Many of us have vivid recollections of childhood visits to a public library: the unmistakable musty scent, the excitement of checking out a stack of newly discovered books. Today, the more than 17,000 libraries in America also function as de facto community centers offering free access to the internet, job-hunting assistance, or a warm place to take shelter. And yet, across the country, cities large and small are closing public libraries or curtailing their hours of operation. Over the last eighteen years, photographer Robert Dawson has crisscrossed the country documenting hundreds of these endangered institutions. The Public Library presents a wide selection of Dawson’s photographs— from the majestic reading room at the New York Public Library to Allensworth, California’s one-room Tulare County Free Library built by former slaves. Accompanying Dawson’s revealing photographs are essays, letters, and poetry by some of America’s most celebrated writers. A foreword by Bill Moyers and an afterword by Ann Patchett bookend this important survey of a treasured American institution.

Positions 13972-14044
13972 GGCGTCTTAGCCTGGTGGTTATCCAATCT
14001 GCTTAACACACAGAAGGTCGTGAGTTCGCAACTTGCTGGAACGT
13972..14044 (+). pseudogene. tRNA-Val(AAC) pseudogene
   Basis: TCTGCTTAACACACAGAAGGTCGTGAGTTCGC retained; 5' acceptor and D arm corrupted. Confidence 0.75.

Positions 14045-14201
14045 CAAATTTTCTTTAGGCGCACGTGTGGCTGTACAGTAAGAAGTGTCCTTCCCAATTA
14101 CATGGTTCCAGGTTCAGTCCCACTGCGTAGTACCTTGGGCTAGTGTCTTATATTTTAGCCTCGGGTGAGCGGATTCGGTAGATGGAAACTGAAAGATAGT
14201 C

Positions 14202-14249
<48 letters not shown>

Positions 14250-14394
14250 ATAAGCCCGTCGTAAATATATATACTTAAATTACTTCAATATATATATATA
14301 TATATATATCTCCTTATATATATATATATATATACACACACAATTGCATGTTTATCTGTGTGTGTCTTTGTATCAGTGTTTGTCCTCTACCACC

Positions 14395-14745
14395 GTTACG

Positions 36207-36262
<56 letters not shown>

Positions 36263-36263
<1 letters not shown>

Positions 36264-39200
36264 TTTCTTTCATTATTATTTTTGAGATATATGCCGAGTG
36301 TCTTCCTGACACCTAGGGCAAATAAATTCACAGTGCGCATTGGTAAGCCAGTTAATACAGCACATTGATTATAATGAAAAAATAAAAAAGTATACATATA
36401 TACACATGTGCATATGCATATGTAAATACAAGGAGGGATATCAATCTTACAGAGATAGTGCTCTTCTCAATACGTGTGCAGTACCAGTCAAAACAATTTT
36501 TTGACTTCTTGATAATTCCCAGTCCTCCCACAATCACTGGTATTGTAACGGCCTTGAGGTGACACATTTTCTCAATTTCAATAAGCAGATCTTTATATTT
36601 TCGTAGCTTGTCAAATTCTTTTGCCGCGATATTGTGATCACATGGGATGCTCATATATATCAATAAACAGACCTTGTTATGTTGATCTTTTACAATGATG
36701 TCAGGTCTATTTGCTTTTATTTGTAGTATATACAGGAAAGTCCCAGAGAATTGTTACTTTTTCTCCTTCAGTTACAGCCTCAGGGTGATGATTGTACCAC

• Features an impressive list of contributors, including Bill Moyers, Ann Patchett, Barbara Kingsolver, Amy Tan, Ann Lamott, E. B. White, Isaac Asimov, Dr. Seuss, Pulitzer-Prize winners Charles Simic and Philip Levine, and Luis Herrera, Library Journal’s 2012 Librarian of the Year
• The most comprehensive visual survey of American libraries ever published
• Includes libraries from all over the country, including the unconventional Berkeley, California tool-lending library and the first Little Free Library